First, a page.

SmokeMon: Unobtrusive Extraction of Smoking Topography Using Wearable Energy-Efficient Thermal

Rawan Alharbi, Soroush Shahi, Stefany Cruz, Lingfeng Li, Sougata Sen, Mahdi Pedram, Christopher Romano, Josiah Hester, Aggelos K. Katsaggelos, Nabil Alshurafa

Research output: Contribution to journalArticlepeer-review


Smoking is the leading cause of preventable death worldwide. Cigarette smoke includes thousands of chemicals that are harmful and cause tobacco-related diseases. To date, the causality between human exposure to specific compounds and the harmful effects is unknown. A first step in closing the gap in knowledge has been measuring smoking topography, or how the smoker smokes the cigarette (puffs, puff volume, and duration). However, current gold-standard approaches to smoking topography involve expensive, bulky, and obtrusive sensor devices, creating unnatural smoking behavior and preventing their potential for real-time interventions in the wild. Although motion-based wearable sensors and their corresponding machine-learned models have shown promise in unobtrusively tracking smoking gestures, they are notorious for confounding smoking with other similar hand-to-mouth gestures such as eating and drinking. In this paper, we present SmokeMon, a chest-worn thermal-sensing wearable system that can capture spatial, temporal, and thermal information around the wearer and cigarette all day to unobtrusively and passively detect smoking events. We also developed a deep learning - based framework to extract puffs and smoking topography. We evaluate SmokeMon in both controlled and free-living experiments with a total of 19 participants, more than 110 hours of data, and 115 smoking sessions achieving an F1-score of 0.9 for puff detection in the laboratory and 0.8 in the wild. By providing SmokeMon as an open platform, we provide measurement of smoking topography in free-living settings to enable testing of smoking topography in the real world, with potential to facilitate timely smoking cessation interventions.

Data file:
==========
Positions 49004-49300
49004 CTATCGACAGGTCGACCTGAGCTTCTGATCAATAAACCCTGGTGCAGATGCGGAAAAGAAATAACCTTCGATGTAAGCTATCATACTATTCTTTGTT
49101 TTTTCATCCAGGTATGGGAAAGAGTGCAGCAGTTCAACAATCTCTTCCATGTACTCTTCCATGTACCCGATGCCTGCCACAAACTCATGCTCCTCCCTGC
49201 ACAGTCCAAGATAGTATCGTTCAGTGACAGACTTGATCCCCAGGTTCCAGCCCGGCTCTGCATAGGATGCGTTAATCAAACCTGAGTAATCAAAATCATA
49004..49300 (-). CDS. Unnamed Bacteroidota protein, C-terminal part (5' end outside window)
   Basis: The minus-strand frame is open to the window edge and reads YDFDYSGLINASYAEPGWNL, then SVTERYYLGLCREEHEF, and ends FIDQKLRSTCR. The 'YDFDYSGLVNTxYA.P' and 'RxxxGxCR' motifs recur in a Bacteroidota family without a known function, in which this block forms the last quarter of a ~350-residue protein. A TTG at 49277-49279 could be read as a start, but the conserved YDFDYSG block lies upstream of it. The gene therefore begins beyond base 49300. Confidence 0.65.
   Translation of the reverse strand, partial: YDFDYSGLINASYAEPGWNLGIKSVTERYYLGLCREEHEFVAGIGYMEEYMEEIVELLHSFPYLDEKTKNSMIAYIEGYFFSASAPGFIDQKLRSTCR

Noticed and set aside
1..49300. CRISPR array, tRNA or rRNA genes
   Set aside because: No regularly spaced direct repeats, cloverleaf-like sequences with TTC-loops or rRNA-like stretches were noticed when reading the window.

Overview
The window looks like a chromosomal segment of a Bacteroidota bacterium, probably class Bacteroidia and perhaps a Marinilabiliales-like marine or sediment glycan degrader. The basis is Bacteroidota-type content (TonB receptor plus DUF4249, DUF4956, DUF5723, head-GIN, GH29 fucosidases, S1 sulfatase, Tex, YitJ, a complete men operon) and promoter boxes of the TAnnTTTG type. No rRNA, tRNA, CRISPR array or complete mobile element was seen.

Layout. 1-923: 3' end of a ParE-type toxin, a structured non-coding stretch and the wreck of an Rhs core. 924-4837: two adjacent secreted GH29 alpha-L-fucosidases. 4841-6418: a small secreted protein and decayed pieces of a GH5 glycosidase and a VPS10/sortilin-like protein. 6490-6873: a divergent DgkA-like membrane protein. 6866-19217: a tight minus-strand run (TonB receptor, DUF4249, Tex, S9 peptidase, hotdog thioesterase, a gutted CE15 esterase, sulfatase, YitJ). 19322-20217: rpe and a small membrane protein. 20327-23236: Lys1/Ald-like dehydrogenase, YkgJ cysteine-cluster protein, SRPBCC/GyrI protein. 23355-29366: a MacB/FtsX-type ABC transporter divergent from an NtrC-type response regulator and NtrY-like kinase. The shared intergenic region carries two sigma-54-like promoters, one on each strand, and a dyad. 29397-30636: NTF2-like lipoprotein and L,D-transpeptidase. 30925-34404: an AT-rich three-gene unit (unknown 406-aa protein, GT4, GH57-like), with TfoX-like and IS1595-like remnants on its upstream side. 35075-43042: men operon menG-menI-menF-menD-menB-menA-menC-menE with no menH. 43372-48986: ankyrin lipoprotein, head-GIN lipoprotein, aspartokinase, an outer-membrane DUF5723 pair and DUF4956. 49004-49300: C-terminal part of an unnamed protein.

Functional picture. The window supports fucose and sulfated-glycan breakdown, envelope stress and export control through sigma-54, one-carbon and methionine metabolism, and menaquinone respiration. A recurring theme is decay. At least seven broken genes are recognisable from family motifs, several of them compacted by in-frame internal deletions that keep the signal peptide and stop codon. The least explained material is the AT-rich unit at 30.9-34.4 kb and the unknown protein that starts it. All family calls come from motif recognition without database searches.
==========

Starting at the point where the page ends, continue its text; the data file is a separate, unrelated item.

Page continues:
Original languageEnglish (US)
Article number155
JournalProceedings of the ACM on Interactive, Mobile, Wearable and Ubiquitous Technologies
Issue number4
StatePublished - Jan 11 2023


  • HAR
  • Smoking
  • Thermal
  • Wearable

ASJC Scopus subject areas

  • Human-Computer Interaction
  • Hardware and Architecture
  • Computer Networks and Communications


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